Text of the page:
Shaw Wu with Sterne Agee issued a note to investors on Monday provided to AppleInsider in which he said he foresees slower-than-expected growth. While most market research firms believe the PC market could grow as much as 9 percent in 2013, he thinks it will be much lower, thanks to a number of factors.
Among those reasons is the competitive threat of Apple's iPad, which now has a starting price of $329 with the entry-level iPad mini. Wu said Windows 8 hardware priced between $500 and $1,200 is "uncompetitive" compared to lower-priced options from Apple and even Google's Android.
Expected struggles in the PC market will also be driven by Apple's Mac lineup, Wu believes. He said Apple's "highly differentiated" computers will continue to eat away at PC marketshare, while Microsoft's Windows platform will also be hurt by low-cost device makers based in the Asia-Pacific region.
In fact, Wu believes Microsoft could see growth from its previous-generation Windows 7 operating system in 2013. He believes the more familiar look and feel of Windows 7 could appeal to some users and businesses who will be upgrading from Windows XP, which Microsoft plans to end support for this year.
As for Windows 8, Microsoft's latest PC operating system, Wu doesn't believe that adoption will be as fast as many other prognosticators have expected.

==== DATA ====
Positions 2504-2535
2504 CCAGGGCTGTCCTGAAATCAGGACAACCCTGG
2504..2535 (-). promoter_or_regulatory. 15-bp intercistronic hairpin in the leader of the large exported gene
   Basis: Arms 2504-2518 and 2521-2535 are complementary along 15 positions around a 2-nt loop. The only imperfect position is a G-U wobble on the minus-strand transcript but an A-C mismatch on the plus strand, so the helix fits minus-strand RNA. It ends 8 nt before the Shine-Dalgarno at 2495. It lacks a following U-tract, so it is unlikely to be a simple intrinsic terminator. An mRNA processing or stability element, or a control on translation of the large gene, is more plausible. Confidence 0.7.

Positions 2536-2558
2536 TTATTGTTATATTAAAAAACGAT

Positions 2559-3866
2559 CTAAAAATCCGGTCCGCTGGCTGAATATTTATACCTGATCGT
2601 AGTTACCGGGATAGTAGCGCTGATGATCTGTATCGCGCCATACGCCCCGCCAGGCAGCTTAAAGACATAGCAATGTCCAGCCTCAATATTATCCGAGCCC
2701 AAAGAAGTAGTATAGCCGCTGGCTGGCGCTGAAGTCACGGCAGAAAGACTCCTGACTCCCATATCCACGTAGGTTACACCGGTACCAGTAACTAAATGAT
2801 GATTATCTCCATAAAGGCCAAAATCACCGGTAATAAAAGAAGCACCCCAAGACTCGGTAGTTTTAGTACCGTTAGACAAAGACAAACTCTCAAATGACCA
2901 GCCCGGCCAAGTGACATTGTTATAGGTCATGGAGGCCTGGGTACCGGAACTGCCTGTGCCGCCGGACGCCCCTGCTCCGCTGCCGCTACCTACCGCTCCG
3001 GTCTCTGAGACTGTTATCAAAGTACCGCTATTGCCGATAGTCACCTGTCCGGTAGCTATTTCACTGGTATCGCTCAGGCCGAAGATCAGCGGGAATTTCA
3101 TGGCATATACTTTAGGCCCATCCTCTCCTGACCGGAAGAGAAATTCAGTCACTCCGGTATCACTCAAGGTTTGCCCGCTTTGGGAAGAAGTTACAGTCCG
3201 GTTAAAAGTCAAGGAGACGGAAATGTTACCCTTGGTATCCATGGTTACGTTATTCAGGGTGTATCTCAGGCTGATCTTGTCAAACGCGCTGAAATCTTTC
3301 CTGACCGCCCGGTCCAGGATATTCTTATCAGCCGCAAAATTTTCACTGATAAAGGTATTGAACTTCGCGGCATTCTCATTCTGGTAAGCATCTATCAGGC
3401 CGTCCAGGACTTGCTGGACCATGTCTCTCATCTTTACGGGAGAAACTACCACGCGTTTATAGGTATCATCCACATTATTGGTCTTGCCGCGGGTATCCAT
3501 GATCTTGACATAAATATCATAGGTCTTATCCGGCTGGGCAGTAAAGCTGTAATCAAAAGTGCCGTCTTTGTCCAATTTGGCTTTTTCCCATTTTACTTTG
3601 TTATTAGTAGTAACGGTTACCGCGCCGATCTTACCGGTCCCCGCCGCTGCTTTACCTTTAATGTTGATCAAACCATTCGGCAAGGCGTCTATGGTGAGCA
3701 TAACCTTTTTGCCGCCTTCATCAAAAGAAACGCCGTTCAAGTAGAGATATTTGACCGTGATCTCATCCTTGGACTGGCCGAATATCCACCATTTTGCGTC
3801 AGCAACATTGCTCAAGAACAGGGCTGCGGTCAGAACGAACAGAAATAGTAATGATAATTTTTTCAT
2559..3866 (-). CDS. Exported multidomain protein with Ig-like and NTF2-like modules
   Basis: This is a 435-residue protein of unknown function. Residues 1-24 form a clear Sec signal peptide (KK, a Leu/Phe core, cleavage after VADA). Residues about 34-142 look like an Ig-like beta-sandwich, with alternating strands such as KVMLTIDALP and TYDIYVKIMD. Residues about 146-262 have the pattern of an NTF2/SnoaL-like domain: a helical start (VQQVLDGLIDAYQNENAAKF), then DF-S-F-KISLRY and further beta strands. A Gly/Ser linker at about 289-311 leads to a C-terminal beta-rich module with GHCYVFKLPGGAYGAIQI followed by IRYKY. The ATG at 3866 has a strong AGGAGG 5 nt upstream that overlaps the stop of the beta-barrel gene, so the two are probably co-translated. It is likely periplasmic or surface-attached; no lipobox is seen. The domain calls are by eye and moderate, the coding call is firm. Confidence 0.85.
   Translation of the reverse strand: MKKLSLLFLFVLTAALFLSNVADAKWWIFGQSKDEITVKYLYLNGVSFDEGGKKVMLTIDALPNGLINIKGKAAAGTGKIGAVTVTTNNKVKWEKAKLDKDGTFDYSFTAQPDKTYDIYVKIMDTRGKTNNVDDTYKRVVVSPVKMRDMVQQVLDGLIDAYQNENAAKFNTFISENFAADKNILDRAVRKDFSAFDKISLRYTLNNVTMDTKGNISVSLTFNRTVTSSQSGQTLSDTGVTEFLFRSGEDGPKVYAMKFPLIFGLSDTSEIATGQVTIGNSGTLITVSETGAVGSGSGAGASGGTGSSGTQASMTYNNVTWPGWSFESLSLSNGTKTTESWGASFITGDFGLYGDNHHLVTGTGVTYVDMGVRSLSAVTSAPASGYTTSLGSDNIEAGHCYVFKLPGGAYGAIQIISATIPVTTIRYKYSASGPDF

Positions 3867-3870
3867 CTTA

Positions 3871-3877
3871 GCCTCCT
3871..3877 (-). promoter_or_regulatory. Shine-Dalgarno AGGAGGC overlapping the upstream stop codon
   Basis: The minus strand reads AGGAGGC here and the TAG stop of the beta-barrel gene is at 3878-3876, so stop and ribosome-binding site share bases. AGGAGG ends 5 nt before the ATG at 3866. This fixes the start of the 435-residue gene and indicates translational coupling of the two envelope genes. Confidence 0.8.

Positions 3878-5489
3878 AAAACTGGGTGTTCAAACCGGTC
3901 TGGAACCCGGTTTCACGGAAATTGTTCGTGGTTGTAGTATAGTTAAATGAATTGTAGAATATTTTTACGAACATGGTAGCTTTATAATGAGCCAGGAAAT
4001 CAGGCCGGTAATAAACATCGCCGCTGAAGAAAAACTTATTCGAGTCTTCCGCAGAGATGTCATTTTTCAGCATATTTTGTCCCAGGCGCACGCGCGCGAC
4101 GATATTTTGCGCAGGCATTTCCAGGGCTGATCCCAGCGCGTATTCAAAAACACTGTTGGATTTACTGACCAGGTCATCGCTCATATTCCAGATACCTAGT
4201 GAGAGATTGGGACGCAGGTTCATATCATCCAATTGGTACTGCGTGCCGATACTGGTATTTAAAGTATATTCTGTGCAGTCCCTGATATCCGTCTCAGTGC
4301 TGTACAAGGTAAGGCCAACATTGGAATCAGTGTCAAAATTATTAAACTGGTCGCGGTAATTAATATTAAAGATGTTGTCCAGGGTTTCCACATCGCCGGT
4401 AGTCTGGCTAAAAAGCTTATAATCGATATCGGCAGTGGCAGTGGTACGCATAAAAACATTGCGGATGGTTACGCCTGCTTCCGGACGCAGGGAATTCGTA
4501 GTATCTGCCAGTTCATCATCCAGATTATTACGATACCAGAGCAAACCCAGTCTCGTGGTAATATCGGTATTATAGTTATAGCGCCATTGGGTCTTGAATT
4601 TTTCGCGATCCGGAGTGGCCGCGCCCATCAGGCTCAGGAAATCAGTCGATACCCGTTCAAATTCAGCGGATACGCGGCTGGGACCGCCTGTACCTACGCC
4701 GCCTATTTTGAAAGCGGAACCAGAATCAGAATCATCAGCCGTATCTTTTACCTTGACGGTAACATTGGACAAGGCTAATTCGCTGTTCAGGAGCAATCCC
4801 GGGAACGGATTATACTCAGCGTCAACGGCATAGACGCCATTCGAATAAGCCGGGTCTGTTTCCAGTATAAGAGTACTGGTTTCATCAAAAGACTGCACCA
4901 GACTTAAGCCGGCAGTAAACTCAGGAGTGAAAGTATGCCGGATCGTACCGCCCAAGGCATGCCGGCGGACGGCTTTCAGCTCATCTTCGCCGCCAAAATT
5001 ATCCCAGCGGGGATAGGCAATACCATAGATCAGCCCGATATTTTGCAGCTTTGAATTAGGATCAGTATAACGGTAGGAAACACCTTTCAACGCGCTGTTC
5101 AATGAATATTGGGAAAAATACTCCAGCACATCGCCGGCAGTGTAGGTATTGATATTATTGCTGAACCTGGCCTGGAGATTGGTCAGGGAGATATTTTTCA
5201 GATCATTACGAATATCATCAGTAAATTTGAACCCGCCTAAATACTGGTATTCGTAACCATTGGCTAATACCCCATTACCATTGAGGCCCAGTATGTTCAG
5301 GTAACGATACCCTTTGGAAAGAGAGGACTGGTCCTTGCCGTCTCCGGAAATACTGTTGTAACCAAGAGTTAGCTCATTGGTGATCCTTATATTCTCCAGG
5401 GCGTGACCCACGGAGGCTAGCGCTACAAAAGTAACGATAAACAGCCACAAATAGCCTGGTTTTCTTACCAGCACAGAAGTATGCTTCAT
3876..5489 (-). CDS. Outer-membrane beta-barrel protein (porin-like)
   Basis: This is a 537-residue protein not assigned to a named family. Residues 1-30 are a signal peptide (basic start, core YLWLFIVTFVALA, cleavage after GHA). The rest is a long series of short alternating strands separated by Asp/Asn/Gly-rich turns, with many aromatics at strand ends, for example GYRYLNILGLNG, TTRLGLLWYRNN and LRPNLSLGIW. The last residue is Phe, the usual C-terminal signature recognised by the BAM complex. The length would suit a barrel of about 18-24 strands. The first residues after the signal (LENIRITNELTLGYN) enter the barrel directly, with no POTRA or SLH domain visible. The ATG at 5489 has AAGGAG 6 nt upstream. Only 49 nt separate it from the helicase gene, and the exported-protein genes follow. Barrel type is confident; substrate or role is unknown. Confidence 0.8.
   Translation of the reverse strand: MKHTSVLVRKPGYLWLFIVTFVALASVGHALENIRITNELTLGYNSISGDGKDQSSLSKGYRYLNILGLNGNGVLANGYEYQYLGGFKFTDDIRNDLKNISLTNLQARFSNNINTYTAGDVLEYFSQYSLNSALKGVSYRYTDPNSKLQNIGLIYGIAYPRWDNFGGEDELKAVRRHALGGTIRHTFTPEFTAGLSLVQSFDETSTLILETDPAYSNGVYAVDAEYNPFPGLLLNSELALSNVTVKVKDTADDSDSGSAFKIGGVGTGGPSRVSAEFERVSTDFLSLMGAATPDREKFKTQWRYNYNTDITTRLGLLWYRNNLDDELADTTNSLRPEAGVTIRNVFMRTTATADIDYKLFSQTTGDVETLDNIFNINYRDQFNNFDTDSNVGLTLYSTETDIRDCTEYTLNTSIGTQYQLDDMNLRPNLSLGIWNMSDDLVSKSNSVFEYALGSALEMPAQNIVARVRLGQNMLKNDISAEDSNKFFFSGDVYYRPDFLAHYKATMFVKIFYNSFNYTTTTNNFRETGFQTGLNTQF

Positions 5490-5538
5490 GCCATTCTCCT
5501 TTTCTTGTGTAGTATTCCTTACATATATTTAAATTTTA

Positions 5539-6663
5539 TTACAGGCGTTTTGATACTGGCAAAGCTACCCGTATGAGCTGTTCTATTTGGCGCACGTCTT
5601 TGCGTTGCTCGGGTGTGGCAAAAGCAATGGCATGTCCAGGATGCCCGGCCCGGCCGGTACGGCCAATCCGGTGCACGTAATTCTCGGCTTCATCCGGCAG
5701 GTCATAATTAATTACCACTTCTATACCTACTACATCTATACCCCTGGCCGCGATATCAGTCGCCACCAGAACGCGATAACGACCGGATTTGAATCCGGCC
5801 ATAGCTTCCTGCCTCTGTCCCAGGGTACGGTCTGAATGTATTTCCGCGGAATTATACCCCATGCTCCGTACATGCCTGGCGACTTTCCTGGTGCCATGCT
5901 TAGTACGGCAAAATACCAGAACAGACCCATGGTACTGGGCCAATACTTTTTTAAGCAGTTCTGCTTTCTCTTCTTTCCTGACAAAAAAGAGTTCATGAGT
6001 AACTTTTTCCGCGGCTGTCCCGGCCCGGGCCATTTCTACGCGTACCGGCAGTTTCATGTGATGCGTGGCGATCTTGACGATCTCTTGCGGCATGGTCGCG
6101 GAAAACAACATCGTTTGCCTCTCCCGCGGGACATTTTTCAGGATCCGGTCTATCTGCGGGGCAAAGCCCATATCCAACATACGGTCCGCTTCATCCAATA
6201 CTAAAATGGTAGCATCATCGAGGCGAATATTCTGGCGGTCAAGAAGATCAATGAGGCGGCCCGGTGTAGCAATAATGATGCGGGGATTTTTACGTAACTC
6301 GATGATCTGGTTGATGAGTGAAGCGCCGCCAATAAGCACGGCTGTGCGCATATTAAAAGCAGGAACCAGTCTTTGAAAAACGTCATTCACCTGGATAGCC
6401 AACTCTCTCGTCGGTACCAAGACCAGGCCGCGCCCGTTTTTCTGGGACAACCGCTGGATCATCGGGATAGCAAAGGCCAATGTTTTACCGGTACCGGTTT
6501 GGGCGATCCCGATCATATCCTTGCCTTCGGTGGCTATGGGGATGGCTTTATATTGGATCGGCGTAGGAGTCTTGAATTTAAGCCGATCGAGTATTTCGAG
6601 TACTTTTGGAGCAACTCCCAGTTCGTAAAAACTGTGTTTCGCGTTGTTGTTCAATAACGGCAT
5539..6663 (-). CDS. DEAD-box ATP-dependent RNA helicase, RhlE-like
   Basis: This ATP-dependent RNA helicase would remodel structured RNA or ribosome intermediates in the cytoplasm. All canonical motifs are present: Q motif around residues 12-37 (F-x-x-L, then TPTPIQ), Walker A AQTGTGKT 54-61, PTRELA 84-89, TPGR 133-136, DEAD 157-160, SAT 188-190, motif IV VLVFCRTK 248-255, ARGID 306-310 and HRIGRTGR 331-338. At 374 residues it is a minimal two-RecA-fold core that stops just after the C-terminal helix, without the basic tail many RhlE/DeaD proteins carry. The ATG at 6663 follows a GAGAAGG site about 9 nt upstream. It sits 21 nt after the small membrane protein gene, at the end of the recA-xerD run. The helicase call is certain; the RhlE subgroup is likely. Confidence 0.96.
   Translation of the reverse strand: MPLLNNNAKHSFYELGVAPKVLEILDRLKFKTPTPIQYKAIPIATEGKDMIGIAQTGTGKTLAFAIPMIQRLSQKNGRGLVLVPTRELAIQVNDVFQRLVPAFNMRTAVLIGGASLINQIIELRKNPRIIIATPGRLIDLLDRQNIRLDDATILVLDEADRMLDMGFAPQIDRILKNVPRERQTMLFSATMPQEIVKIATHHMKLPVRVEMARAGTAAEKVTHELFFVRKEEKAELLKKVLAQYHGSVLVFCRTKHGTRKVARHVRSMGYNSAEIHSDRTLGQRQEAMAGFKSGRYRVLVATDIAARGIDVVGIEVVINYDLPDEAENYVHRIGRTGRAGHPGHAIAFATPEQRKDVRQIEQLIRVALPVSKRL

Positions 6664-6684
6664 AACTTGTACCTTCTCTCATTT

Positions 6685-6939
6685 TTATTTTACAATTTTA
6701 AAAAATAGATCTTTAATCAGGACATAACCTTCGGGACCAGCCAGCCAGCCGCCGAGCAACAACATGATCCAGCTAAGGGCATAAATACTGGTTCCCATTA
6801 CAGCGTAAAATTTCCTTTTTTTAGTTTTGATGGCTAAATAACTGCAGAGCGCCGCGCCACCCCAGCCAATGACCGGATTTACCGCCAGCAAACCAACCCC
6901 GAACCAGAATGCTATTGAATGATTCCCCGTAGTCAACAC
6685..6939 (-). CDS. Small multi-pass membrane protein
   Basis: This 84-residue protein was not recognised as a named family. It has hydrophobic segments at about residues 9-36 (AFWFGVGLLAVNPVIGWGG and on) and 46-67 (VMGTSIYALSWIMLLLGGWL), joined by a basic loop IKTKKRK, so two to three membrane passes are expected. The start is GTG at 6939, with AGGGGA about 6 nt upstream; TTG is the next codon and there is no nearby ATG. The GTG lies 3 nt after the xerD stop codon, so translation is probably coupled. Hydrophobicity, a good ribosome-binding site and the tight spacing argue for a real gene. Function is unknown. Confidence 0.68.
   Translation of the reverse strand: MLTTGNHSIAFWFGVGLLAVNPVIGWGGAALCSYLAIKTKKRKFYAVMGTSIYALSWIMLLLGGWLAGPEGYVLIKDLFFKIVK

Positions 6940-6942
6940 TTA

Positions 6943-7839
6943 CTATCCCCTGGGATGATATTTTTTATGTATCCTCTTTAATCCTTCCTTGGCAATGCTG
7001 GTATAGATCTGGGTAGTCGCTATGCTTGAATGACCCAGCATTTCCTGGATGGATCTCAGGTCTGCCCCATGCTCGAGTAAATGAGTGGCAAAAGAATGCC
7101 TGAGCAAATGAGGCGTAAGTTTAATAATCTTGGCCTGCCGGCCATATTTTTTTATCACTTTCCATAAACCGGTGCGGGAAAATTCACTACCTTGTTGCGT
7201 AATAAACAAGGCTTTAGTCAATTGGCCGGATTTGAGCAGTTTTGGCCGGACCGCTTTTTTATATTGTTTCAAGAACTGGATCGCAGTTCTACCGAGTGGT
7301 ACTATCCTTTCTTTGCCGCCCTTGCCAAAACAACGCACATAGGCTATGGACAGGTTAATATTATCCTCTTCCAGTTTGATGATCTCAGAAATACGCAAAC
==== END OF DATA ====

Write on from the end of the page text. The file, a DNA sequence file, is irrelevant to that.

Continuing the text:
While consumers may be confused by Windows 8, as some others have projected, Wu said that even Microsoft's PC-making partners are unsure what to build that will appeal to consumers.
"The feedback we have gotten from supply chain sources is that there is great confusion, as there are too many form factors (PC notebooks, tablets, ultrabooks, and convertibles) and most do not know what to build and will actually sell," he said.
Going forward, Wu expects the PC to "become more of a niche." In that respect, he's in agreement with Apple co-founder Steve Jobs, who viewed the iPad as part of a transition to the post-PC era.
Wu sees PC refresh cycles lengthening to between 5 and 7 years, much longer than the 2-to-3-year cycles that have historically existed in the PC market. Taking their place will be mobile devices, which he expects will be upgraded ever 1 to 3 years.
"We see smartphones and tablets becoming the 'daily driver' while PCs are more like trucks for specialized tasks," he said.